First of all, let me say that I hope everybody in America had a happy Thanksgiving. I heard reports of many friends and relatives crowding around tables enjoying great food, turkeys being deep-fried in large cauldrons of oil, and at least one adult (not to be mentioned) joining the I-pooped-in-my-pants-as-an-adult club.
Congratulations! You're in fine company!
Now that you've all had your 5,000-calorie Thanksgiving dinners, sliced off more turkey meat for late-night sammitches, and the carcass is simmering away for the turkey soup that you'll be eating at least once a week until Christmas, it's now time to turn our attention to more serious matters.
This was the cover of last week's Economist. The article does not paint a rosy picture (to say the least) of the near future for America's economy. I read words such as: recession, grim, pessimistic, gloomy, housing-busts, $4 per gallon gas by next summer, tricky road ahead...
It's a little bit concerning, isn't it?
Yes, I have to admit that I'm slightly concerned.
But am I worried?
Ya wanna know why?
Too bad, 'cause I'm gonna tell ya anyway!
I learned from the experience of the early 2000s, and I decided that I'm not going to live through the worry of falling, or even the potential of falling, markets again. Yup, that's right! I called my stockbroker-friend the day before Thanksgiving and told him to transfer all the assets of the mutual funds in my retirement account to their corresponding money market accounts. You see, this way I won't have to worry about this stuff during the holidays. I'll be sipping my café au lait with my pinkie held high in the air on Christmas morning in Paris knowing that our retirement money is earning 4% interest in a money market account instead of potentially dropping like a lead weight. Next week, I'll have a "conference call" (Mrs. TBF loves it when I call it that) with our main financial adviser back in Chicago who handles the bulk of our investments; these are much more diversified, and I'm not too worried about them.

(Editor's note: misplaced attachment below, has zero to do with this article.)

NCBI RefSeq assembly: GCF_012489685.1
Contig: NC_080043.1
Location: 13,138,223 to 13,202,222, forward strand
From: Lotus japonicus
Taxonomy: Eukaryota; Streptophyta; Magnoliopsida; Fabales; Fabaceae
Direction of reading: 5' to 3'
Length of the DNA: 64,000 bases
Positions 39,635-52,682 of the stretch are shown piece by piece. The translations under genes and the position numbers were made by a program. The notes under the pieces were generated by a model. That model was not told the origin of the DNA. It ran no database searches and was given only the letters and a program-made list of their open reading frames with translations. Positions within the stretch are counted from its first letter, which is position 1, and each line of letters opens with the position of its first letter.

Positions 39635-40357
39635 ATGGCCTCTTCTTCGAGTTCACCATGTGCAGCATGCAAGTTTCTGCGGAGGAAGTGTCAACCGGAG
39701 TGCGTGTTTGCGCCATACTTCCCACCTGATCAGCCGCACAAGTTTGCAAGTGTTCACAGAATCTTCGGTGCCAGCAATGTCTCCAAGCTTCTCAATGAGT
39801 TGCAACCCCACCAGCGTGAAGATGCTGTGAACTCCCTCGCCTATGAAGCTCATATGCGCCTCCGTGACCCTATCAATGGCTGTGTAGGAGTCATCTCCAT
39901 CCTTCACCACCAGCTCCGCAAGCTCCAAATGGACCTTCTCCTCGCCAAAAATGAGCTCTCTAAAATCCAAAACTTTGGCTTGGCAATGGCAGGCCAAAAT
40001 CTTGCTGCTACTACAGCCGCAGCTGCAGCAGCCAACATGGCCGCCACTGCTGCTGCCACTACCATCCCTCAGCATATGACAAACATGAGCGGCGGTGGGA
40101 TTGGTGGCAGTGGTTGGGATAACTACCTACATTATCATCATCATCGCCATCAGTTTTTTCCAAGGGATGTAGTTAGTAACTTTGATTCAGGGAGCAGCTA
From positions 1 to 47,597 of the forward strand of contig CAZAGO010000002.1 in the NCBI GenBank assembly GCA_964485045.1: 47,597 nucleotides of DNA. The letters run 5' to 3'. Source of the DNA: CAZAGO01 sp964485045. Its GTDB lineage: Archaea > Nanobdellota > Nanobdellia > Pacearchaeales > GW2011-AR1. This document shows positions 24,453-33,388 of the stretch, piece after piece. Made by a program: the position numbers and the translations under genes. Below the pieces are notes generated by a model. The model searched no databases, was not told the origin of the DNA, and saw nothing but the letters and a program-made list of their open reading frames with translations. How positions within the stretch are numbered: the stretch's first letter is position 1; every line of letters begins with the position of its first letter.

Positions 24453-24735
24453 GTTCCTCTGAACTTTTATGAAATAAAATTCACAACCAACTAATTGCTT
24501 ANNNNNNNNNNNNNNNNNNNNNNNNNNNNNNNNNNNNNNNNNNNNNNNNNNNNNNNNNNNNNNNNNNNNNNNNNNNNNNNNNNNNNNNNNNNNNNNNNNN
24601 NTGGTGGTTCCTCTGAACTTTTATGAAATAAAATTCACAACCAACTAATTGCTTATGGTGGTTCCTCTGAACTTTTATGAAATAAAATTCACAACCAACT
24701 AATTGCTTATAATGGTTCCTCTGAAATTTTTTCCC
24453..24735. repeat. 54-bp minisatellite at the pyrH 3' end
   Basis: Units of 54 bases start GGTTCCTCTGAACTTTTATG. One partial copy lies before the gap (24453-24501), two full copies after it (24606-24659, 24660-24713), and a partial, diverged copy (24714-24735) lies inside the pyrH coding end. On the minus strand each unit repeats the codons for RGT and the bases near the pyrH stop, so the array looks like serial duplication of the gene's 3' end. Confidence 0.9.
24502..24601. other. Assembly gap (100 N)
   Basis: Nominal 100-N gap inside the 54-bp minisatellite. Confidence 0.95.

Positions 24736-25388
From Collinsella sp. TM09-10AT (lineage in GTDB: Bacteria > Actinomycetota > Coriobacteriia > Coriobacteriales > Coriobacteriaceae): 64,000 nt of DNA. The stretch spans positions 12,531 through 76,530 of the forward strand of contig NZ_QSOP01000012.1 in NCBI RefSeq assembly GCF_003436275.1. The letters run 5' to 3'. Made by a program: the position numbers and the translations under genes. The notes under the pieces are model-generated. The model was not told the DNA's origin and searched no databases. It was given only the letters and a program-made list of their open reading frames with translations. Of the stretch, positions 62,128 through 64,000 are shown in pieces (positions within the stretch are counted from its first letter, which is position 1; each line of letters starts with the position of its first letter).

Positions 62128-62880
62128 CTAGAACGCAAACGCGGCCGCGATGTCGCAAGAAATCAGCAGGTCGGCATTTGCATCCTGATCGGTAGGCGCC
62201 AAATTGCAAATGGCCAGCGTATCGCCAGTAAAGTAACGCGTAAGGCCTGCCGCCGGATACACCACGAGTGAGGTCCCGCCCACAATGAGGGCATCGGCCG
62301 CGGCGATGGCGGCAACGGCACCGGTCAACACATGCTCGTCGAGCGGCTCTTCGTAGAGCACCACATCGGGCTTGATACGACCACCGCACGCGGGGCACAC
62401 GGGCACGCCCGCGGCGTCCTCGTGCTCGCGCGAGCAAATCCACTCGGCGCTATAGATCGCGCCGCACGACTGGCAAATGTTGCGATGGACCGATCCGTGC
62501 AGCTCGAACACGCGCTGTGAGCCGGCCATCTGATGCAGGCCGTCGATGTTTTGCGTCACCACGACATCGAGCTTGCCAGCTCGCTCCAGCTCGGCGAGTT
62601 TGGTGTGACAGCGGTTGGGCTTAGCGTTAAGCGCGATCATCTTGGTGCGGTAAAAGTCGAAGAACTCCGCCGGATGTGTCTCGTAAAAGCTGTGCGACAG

Maybe I'll be wrong and the market will go up 10% over the next couple of months. Who knows? But...I don't think I'm going to be wrong about this one. We're just going to wait this one out, try to predict when it's bottoming out, and then jump right back into the wonderful, crazy world of personal investing in the 2000s.
Enjoy that turkey soup!
I did something similar in early 2000, lightening my equity positions to some extent. Unfortunately, I could have done more.
You've got me thinking. I'll need to dust off my S&P 500 prediction model.
When was the last time you got an ROAR? Check my blog. More info there :)
I would only worry if we were older and didn't have time to recover from a crash. Still, it's concerning. Can't wait until Jan. '09 when a Democrat takes office.
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